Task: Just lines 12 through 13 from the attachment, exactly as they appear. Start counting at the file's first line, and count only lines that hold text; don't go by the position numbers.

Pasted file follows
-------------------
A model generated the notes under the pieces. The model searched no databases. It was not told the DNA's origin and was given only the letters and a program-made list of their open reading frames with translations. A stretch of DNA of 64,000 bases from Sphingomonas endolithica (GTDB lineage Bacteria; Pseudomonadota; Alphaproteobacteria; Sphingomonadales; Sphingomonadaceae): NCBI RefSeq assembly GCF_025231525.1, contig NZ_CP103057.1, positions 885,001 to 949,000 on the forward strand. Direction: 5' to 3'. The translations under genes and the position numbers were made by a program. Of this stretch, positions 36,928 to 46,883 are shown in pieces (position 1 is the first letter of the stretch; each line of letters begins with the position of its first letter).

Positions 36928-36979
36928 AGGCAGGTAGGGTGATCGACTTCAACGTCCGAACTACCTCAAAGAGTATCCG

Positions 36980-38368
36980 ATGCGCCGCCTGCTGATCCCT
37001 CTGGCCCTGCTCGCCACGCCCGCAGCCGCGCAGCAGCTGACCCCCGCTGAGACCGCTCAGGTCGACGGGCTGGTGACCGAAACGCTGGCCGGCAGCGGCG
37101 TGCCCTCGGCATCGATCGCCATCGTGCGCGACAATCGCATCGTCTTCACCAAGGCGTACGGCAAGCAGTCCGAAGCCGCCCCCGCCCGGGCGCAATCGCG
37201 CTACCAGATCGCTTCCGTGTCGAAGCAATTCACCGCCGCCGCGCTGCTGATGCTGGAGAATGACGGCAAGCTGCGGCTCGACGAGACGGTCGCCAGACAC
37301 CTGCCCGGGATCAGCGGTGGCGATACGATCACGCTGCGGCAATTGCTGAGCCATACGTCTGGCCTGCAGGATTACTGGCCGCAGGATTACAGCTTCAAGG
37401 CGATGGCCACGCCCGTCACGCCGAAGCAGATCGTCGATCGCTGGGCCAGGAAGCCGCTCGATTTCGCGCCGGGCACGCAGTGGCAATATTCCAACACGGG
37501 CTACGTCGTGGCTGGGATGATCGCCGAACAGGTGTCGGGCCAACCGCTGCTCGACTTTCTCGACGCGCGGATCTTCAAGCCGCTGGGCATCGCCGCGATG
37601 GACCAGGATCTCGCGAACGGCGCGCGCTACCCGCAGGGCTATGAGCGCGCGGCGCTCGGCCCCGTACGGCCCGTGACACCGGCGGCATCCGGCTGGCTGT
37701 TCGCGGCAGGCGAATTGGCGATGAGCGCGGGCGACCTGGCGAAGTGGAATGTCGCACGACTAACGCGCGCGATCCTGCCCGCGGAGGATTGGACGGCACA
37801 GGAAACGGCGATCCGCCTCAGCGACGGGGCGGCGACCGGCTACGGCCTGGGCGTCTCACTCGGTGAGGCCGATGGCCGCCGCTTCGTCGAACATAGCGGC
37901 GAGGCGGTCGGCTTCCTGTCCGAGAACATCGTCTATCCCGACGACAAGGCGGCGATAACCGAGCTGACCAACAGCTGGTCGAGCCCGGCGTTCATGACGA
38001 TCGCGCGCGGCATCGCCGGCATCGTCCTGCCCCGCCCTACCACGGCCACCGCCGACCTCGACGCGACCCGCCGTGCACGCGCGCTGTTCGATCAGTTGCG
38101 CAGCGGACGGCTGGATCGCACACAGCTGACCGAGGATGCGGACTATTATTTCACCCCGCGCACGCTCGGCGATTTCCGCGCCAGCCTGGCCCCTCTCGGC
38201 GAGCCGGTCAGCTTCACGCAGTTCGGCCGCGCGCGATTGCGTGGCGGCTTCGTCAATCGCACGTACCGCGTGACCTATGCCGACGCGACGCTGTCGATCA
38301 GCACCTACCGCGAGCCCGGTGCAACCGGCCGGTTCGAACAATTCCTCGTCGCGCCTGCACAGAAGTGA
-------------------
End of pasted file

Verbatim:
37601 GACCAGGATCTCGCGAACGGCGCGCGCTACCCGCAGGGCTATGAGCGCGCGGCGCTCGGCCCCGTACGGCCCGTGACACCGGCGGCATCCGGCTGGCTGT
37701 TCGCGGCAGGCGAATTGGCGATGAGCGCGGGCGACCTGGCGAAGTGGAATGTCGCACGACTAACGCGCGCGATCCTGCCCGCGGAGGATTGGACGGCACA